When pressed in the debate two Fridays ago, she claimed to have consulted disabled groups in Sutton before voicing her opposition. Not so, maintained the Sutton branch of Mencap, in a letter to the MP released yesterday.
Even worse, the charity wrote, 'apart from assurances that you would support the Bill, the executive committee of Sutton Mencap has no recollection of any discussions relating to your proposed amendments'.
Disabled activists yesterday demonstrated outside the Commons by dragging themselves along the pavement after being refused access by attendants unless they remained in their wheelchairs. Meanwhile, Ann Clwyd, the Shadow Employment Minister, who criticised Lady Olga during the debate and produced the Mencap letter, said her behaviour 'has been nothing short of a public disgrace'.
Ms Clwyd said Lady Olga 'should apologise to the House for her actions, and also explain to disabled people in her own constituency and throughout the UK why she acted in this disgraceful manner'.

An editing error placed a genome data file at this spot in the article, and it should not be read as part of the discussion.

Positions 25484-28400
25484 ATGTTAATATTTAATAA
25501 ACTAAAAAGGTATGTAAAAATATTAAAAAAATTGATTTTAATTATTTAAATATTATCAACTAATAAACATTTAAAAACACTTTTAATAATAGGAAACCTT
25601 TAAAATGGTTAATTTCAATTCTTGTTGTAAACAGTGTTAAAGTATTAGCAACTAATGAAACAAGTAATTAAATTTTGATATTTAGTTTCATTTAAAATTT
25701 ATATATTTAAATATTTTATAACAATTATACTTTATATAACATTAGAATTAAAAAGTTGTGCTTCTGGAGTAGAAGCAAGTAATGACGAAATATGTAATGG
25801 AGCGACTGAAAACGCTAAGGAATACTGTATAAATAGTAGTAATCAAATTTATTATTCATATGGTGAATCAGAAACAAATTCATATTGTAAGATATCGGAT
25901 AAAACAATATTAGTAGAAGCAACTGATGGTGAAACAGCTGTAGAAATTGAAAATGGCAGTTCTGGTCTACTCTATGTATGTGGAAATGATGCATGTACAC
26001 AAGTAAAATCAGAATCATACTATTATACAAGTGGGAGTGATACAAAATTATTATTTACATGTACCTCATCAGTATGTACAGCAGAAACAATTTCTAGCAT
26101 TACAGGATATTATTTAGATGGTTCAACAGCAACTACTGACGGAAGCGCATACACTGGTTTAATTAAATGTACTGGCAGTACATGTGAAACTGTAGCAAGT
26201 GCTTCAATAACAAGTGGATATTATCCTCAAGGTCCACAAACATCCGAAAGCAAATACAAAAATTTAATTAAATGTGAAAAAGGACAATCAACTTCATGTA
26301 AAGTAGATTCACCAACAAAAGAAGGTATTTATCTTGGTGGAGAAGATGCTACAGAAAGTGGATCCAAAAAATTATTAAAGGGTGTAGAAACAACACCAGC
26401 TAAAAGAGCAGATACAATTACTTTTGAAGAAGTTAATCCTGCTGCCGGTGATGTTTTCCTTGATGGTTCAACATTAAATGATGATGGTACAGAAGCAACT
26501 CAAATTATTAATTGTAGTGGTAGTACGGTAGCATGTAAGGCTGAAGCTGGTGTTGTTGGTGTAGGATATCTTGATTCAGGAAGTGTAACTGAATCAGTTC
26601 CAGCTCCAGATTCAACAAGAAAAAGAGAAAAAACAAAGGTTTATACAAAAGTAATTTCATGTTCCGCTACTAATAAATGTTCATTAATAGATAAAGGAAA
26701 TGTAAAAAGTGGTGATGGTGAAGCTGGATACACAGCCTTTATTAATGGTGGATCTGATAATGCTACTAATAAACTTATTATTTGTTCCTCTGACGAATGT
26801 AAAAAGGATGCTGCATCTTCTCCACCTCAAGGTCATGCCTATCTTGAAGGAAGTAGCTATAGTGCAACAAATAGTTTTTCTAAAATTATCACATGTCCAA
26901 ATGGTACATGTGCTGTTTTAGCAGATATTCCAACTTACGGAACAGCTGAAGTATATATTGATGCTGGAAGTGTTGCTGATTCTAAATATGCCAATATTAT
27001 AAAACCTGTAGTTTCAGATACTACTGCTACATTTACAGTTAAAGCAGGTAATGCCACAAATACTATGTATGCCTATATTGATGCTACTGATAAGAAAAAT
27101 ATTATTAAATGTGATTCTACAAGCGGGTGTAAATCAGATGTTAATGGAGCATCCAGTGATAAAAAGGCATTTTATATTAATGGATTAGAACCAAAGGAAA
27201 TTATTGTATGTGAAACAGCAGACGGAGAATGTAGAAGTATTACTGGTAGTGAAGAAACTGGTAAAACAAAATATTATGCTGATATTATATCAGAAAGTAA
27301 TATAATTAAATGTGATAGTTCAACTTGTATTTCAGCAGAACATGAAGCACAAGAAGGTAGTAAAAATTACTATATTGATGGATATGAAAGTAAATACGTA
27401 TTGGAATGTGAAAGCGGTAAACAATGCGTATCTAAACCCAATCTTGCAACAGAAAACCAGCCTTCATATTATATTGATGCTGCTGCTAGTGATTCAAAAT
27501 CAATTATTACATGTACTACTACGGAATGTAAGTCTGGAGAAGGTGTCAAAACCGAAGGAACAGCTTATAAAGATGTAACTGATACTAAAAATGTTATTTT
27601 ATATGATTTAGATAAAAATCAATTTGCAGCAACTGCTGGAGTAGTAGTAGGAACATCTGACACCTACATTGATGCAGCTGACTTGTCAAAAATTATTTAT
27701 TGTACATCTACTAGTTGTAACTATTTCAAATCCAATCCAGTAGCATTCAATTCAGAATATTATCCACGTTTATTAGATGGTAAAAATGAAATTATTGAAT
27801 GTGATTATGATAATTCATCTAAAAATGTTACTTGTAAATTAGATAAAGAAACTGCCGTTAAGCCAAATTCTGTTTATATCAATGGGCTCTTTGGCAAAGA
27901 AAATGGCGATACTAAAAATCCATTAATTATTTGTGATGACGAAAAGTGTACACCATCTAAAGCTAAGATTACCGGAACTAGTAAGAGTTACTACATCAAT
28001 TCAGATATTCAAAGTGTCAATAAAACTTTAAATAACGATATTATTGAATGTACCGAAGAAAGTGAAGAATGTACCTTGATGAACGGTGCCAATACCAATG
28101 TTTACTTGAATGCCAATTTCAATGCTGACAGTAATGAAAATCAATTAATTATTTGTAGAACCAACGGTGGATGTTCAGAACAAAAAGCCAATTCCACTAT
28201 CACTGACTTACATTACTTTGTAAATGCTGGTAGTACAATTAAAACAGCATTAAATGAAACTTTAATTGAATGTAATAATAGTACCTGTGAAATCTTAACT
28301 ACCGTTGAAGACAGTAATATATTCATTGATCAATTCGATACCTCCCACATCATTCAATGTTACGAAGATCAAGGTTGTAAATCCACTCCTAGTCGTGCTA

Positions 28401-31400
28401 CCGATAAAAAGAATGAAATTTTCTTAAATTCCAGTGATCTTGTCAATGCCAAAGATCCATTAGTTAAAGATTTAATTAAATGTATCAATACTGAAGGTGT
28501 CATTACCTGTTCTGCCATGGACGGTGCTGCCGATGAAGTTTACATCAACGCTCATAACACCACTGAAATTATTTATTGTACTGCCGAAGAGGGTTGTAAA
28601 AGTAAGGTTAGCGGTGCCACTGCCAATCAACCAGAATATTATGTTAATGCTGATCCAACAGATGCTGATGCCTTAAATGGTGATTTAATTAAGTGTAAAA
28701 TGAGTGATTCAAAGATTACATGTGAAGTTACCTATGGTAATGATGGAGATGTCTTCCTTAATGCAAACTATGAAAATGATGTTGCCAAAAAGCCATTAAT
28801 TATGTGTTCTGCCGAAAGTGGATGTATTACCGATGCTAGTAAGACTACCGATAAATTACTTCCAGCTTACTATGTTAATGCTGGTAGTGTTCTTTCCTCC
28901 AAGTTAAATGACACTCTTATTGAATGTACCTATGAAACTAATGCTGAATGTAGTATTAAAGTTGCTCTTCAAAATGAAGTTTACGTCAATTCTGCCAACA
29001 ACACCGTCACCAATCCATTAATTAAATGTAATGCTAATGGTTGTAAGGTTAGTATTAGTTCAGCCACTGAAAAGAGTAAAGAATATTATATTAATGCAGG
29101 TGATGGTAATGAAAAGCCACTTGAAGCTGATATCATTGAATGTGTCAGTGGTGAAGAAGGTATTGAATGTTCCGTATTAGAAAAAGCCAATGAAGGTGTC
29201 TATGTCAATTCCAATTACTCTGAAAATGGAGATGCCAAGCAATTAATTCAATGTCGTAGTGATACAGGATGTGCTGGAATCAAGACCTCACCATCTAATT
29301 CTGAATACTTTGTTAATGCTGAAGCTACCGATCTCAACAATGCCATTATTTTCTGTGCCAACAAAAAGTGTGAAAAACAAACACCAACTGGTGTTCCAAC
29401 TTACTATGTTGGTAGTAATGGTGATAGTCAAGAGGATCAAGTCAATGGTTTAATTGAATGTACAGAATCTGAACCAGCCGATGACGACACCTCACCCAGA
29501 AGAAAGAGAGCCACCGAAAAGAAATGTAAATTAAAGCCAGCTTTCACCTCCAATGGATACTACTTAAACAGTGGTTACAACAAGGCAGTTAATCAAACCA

The prospect of an embarrassing apology to the House appeared to be inching closer with the announcement from Betty Boothroyd, the Speaker, that she had demanded an explanation from Lady Olga over her behaviour.
In the debate on the measure - which would have guaranteed equal rights for the handicapped - Lady Olga tabled numerous wrecking amendments and spoke at length to ensure it ran out of time. When challenged by MPs, she claimed the amendments were her own work - something that was later contradicted by Nicholas Scott, the minister for the disabled.
Soon afterwards, she went to Malawi to monitor that country's general election. But so incensed was the Speaker, it emerged yesterday, that she took the unusual step of tracking her down and writing to her there. Lady Olga has until tomorrow to respond.
Lady Olga was unavailable for comment.
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